Health-conscious Utahns are drinking less, putting school districts in something of a bind as lessening tax revenues produced through alcohol sales cuts into school lunch programs.

Nobody's is suggesting that Utahns imbibe more, and school officials can't help but crack an ironic smile at the trend.In Utah, a 13 percent sales tax on wine and hard liquor pays for the state's share of school lunch programs. Most of the remainder is picked up through federal matching funds, said H.H. Winawer, state Office of Education child nutrition coordinator.

For about the past seven years, revenue received both from the liquor tax and from other school lunch funding sources has failed to keep pace with increasing costs to administer the program in many of Utah's 40 school districts.

And Winawer said school officials who once were able to make up for school lunch programs shortfalls with budget reserves no longer can, given tightening education funding.

There's no apparent solution to the dilemma. But Winawer has formed an ad hoc committee of superintendents from the Box Elder, Alpine, Washington, Nebo, Piute and Park City school districts to look for solutions that can be used statewide.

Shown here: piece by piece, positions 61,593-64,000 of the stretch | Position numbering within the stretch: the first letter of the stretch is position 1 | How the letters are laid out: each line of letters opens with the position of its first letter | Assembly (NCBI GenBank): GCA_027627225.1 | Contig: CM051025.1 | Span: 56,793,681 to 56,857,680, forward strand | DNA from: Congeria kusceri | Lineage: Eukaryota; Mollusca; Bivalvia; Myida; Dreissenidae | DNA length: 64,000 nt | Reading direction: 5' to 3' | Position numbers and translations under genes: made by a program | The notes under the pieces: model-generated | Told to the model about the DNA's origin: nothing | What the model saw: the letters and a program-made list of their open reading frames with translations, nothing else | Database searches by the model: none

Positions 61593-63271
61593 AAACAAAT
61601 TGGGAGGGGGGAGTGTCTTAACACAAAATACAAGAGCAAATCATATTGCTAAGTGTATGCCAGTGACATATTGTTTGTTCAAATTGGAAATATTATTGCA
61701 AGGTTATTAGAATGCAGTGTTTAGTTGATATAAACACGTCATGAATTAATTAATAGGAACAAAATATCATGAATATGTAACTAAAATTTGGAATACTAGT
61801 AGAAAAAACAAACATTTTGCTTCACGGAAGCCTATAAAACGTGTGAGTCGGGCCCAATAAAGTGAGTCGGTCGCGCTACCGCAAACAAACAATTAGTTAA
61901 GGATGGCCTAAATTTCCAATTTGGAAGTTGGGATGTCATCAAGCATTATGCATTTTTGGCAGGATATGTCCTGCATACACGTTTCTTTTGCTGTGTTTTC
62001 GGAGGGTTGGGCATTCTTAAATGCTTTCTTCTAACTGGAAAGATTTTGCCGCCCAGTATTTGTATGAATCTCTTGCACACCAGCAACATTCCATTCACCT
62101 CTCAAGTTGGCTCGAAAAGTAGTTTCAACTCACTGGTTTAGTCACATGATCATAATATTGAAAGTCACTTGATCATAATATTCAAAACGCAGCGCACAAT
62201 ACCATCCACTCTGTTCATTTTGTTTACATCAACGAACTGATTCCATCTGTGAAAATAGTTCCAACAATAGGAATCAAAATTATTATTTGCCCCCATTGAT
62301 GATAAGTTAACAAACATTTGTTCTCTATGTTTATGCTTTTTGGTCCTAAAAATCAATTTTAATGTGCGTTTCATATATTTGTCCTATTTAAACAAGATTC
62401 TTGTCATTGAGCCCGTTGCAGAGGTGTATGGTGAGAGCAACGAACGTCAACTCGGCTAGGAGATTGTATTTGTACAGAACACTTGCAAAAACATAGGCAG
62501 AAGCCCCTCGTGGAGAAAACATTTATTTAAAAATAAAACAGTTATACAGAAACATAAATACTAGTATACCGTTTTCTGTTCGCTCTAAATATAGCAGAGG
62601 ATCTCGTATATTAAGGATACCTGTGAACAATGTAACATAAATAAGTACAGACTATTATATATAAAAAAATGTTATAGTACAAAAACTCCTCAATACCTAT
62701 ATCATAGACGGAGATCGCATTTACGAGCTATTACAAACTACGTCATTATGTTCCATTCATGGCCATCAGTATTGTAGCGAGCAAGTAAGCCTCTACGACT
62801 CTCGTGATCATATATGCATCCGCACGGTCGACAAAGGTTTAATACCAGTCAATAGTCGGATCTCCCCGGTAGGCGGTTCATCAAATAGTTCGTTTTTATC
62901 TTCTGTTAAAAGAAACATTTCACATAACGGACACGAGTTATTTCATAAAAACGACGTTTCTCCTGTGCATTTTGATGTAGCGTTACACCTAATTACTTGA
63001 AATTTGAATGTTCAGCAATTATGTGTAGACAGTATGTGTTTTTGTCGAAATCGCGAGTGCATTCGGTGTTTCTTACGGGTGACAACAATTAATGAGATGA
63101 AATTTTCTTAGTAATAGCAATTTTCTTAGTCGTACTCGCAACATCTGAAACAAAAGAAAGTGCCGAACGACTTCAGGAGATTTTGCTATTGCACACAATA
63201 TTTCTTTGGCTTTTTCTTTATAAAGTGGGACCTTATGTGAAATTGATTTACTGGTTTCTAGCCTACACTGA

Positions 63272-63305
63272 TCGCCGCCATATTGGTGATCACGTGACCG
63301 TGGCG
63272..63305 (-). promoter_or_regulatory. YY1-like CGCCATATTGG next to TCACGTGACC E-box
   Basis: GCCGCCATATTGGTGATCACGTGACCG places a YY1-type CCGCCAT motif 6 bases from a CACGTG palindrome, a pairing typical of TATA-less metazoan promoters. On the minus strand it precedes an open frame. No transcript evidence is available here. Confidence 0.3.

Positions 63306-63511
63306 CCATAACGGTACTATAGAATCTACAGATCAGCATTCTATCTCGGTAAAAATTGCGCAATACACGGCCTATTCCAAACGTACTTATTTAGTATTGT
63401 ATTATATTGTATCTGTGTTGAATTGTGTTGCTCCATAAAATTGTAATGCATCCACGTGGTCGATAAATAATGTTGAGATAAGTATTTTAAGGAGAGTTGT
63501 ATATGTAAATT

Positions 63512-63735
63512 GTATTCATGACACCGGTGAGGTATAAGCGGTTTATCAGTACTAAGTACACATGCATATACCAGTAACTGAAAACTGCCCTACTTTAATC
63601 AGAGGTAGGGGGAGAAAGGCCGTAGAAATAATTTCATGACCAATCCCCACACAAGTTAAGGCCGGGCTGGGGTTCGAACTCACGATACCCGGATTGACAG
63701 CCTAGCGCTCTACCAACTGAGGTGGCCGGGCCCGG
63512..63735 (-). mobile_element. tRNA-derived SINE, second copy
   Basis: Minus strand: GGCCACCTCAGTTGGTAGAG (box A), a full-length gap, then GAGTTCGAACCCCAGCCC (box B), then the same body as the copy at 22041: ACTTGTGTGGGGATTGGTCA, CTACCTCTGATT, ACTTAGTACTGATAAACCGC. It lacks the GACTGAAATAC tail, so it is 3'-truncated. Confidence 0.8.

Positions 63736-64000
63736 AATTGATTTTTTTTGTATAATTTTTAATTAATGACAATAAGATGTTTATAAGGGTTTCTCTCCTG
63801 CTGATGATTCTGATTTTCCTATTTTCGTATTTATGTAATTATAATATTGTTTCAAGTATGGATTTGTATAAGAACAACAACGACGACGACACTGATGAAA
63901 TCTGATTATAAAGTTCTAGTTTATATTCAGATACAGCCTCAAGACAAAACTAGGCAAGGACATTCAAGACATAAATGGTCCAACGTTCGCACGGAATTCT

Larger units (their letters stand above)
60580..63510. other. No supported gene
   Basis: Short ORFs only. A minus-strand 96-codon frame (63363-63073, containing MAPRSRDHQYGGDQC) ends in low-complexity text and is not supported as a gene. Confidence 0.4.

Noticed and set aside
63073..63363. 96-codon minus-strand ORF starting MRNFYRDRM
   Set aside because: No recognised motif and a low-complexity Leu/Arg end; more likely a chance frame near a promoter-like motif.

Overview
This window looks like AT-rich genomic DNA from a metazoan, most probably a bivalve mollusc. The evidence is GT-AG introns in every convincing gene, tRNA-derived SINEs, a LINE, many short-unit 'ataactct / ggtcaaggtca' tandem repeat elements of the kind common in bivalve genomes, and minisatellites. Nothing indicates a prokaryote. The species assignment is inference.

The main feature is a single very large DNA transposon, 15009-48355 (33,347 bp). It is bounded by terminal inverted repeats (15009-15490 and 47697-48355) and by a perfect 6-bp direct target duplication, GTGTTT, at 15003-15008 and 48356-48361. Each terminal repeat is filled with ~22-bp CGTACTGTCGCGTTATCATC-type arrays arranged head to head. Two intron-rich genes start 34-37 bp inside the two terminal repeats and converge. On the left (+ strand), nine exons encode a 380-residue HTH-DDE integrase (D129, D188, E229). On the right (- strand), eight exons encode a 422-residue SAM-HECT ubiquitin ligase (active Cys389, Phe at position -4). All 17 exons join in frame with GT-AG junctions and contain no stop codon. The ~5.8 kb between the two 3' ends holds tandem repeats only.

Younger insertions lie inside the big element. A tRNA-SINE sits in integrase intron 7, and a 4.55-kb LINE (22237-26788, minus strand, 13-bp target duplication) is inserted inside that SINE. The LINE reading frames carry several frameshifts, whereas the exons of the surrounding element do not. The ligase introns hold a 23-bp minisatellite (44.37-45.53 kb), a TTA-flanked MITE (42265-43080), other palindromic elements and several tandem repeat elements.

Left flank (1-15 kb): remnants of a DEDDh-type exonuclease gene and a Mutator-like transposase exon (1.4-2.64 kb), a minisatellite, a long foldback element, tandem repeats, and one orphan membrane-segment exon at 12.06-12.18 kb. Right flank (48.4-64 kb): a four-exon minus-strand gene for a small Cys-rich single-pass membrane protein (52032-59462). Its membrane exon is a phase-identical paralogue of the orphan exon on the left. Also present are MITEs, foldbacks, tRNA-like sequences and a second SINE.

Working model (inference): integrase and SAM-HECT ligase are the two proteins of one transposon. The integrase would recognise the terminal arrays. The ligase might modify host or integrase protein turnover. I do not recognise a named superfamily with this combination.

One major problem faced by many school districts is that health insurance and other benefits for lunchroom employees have increased far faster than funding.

In addition, some districts aren't able to get student participation needed to get enough federal assistance to help the programs break even.

Some poorer districts have less of a chance than others of raising money by increasing school lunch costs, Winawer said. Others just simply don't have enough students to make the program cost-effective.

Box Elder School District Superintendent Steven Laing said his district is among those that have had to rely on budget reserves to make its school lunch program break even.

"We simply can't continue to subsidize a program that's supposed to be self-supporting," he said. "It's becoming more and more of a problem for everyone."

He's proposed districts try to increase their student participation rates with gimmicks used by the fast food industry to lure young customers.

In Box Elder, that has meant students now lunch on hamburgers and french fries, Laing said.

Officials have also tried to make school cafeterias more inviting, playing pop music and replacing the traditional long rows of rectangular tables with circular tables where students can more easily talk to one another.

Other school districts have more problems with their school lunch programs than others, but all agree they'll benefit from the committee's findings.